‘Equity funds will continue to attract steady inflow’

The inflows into the mutual fund (MF) industry were as volatile as the equity market itself last year. The sudden pull out from the debt schemes have affected fund houses. The Budget has cast a ray of hope. A Balasubramanian, Managing Director & CEO, Aditya Birla Sun Life AMC, shares his views on the way forward. Excerpts:

How do you see the Budget?

It was more credible, as the numbers presented did not throw up any negative surprises. It shows a clear focus on increasing capital expenditure which will drive the future growth. Focus on farm economy will lift rural economy. The steps taken to rationalise taxes for individuals and high taxpayers is in the right direction and will boost consumption, which is the need of the hour for the next round of growth. Mutual funds (MFs) would benefit from the change in taxation on insurance companies and change in capital gains limit to buy real estate would augur well for debt funds.

What kind of growth do you see for the MFs in this year?

The industry currently has assets of ₹40-lakh crore across 3.5 crore unique clients. I expect further market penetration across different parts of the country as the sector continues to garner consumer and equity flows. Given the interest rate scenario and attractive risk-reward, fixed income as an asset class is likely to see significant investor interest.

Will equity inflows remain strong?

Equity funds will continue to attract steady inflow. We expect equities to continue to be the asset class of choice for wealth creation. In the last one year, equity markets remained somewhat flat, but when stacked up against other comparable instruments, equity schemes have provided much better returns. Equity flows will largely be driven by future potential of return, which generally is higher than traditional instruments.

Do you expect debt fund flows to be impacted due to further rise in interest rate?

I expect interest rates to reach their peak this year. The terminal rates will settle at 6.5 per cent. It is expected that fixed income flows will increase since portfolio yield today also remains elevated with rates hovering around 7 per cent for one-five years. This essentially means that any portfolio in the fixed income schemes will carry these levels. The risk and reward are more favourable today than in the last two years. I would assume fixed income schemes would see more flows in the current financial year through asset allocation funds.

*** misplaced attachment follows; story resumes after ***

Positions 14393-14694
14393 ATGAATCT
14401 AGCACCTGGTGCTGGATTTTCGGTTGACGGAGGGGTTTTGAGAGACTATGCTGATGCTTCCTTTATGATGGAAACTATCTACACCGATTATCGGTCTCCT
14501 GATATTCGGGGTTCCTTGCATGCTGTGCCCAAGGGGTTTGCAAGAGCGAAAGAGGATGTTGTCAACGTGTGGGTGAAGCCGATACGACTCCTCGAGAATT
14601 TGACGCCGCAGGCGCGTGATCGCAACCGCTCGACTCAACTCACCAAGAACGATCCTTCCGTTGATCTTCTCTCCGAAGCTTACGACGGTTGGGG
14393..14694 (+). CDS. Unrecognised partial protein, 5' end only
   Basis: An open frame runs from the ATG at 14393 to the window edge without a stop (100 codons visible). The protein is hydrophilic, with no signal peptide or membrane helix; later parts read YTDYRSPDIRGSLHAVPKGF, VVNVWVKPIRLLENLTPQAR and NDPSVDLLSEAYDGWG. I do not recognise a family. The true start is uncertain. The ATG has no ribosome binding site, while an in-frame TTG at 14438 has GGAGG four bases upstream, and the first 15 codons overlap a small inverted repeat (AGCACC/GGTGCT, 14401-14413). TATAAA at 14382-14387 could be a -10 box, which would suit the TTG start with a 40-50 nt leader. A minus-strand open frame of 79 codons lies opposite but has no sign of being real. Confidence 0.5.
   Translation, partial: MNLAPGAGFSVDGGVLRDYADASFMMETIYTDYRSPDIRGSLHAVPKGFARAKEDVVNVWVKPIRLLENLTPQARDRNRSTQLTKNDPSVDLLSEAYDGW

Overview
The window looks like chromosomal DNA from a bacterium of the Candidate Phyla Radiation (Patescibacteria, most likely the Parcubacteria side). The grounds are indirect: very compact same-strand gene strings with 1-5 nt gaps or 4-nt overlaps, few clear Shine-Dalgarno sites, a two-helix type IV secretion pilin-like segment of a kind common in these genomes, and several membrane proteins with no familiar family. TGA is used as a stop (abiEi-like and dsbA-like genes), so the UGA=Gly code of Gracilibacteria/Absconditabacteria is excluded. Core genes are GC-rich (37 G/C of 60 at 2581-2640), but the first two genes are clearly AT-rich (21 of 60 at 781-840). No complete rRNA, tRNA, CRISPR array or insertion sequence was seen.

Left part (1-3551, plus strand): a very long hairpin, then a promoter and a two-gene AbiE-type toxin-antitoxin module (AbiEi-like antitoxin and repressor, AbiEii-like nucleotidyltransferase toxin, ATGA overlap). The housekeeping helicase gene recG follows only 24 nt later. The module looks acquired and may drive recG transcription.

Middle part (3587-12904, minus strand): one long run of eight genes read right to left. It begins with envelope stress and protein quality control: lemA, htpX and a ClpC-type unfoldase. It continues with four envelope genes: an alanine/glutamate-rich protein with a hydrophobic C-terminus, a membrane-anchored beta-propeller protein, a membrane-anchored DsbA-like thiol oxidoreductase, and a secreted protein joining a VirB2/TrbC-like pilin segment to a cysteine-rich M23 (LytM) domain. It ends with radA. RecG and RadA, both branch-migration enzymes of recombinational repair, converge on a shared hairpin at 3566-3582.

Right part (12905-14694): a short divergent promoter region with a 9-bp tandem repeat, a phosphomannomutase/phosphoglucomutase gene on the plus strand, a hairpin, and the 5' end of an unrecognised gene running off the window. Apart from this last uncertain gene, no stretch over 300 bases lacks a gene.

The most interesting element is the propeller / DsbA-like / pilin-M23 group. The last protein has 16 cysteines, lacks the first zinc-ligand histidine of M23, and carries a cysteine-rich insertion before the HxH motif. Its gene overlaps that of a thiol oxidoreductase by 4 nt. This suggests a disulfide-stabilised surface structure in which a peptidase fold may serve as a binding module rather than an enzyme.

Will equity markets remain bullish despite the looming global uncertainty?

India is in a relatively better position with a more domestic-demand driven economy combined with political stability, increased government spending supported by high tax collections and an uptick in private capex boosting investment, going ahead. Positive levers in the form of strong will to drive the pace of reforms, China+1 strategy, domestic manufacturing and digital push should see India become the third largest economy by 2030. Indian manufacturing companies are operating at 70 per cent capacity utilisation. Therefore, private capex will not be that far off. Additionally, India has seen a significant increase in credit growth.

Will corporate earnings be impacted by weak demand amid rising interest rate?

Corporate India continues to be in good health with deleveraged balance sheets and pick up in rural economy. The current uncertainty in equities momentum may not sustain for long. We do not see a major downside risk to corporate earnings growth. Despite challenging times, most Indian corporates have been able to increase their productivity and profitability, leading to improvement in ROEs versus pre-Covid levels and well above the last 10-year average. With many sectors performing better than even the pre-Covid period, corporate profits to GDP showing a turnaround, India seems well positioned to enter a new profit cycle.

Are MFs finding it difficult to attract fresh talent given SEBI’s skin-in-the-game norms?

The regulation was introduced to maintain uniformity across the industry. Our fund managers have invested in our schemes as a mark of commitment. The question before any organisation is how to strike the right balance between hiring and retaining seasoned professionals and attracting young people who are looking to build their careers in fund management. Talent in the MF industry always remains a challenge given the fact that it needs highly skilled and intellectual people as part of the investment team and other allied activities. However, one should always view the opportunity in MFs as a chance for them to reflect their potential, build a strong portfolio, and subsequently benefit the investors.

Do you believe investing in multi asset would be more prudent, going forward?

The MF industry offers funds across asset classes including equities, debt, gold and other commodities or a combination of these. All four asset classes have their own dynamics for generating returns and mitigating downside risk. Multiple asset classes do not react to the same factors in a similar way, and are not correlated. Investors can make most of this diversification. A multi-asset approach helps in navigating a volatile market.